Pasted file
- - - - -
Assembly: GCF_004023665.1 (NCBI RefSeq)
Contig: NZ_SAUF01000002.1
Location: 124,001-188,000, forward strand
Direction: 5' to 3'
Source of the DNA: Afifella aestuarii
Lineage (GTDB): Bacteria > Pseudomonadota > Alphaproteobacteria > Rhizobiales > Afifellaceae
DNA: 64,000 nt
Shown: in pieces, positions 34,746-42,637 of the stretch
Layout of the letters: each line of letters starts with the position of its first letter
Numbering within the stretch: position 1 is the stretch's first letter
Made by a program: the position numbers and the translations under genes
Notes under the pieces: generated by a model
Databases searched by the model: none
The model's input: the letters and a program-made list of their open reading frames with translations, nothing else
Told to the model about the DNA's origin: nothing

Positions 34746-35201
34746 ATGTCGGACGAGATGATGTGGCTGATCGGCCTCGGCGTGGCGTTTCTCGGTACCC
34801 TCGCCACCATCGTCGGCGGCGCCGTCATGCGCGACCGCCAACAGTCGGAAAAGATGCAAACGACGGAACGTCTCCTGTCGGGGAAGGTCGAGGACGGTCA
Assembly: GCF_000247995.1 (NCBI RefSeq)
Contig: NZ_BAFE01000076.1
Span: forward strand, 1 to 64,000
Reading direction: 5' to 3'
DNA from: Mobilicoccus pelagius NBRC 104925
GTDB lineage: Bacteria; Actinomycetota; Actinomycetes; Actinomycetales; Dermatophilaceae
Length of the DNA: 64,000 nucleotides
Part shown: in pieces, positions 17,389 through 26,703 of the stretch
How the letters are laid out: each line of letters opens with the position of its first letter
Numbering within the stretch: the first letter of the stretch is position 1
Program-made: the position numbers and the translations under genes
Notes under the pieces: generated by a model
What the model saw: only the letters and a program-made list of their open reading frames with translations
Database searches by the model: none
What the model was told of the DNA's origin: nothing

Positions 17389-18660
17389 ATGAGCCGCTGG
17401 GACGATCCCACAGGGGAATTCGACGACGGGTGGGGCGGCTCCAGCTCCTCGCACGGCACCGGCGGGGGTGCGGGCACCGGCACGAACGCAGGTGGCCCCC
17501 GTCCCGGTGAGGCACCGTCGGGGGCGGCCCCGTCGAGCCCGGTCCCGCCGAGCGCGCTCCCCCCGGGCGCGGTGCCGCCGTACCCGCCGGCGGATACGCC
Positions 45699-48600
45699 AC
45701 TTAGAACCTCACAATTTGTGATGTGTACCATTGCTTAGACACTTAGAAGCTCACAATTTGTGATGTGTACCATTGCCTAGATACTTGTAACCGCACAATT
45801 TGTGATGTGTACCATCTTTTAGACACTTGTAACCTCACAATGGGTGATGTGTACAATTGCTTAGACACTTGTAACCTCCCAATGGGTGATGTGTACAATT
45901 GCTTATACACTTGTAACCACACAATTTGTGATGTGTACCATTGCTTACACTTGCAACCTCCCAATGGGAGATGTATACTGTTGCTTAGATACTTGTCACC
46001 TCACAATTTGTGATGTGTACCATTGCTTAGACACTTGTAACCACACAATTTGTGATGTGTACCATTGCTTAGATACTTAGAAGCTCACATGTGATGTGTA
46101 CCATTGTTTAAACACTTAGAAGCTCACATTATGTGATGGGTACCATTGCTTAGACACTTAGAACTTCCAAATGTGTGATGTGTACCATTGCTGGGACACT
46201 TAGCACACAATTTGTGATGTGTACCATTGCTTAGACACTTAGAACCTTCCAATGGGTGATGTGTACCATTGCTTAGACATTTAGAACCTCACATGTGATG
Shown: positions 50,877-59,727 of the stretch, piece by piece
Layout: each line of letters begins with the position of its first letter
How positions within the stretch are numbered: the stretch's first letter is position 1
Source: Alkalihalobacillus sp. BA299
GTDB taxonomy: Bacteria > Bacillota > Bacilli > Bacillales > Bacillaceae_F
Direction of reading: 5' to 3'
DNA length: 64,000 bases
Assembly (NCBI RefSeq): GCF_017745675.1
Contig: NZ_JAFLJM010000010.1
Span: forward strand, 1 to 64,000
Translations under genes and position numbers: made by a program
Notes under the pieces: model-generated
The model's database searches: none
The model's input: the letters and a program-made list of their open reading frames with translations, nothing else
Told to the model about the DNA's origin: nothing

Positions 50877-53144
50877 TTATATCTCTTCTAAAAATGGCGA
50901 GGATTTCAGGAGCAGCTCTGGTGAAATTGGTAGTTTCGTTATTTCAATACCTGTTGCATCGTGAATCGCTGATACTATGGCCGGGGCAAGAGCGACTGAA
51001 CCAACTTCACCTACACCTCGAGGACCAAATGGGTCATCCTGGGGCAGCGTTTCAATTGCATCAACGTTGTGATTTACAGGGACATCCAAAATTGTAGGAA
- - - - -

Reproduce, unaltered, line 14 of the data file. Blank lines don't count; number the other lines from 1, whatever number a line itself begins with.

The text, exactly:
The model's input: the letters and a program-made list of their open reading frames with translations, nothing else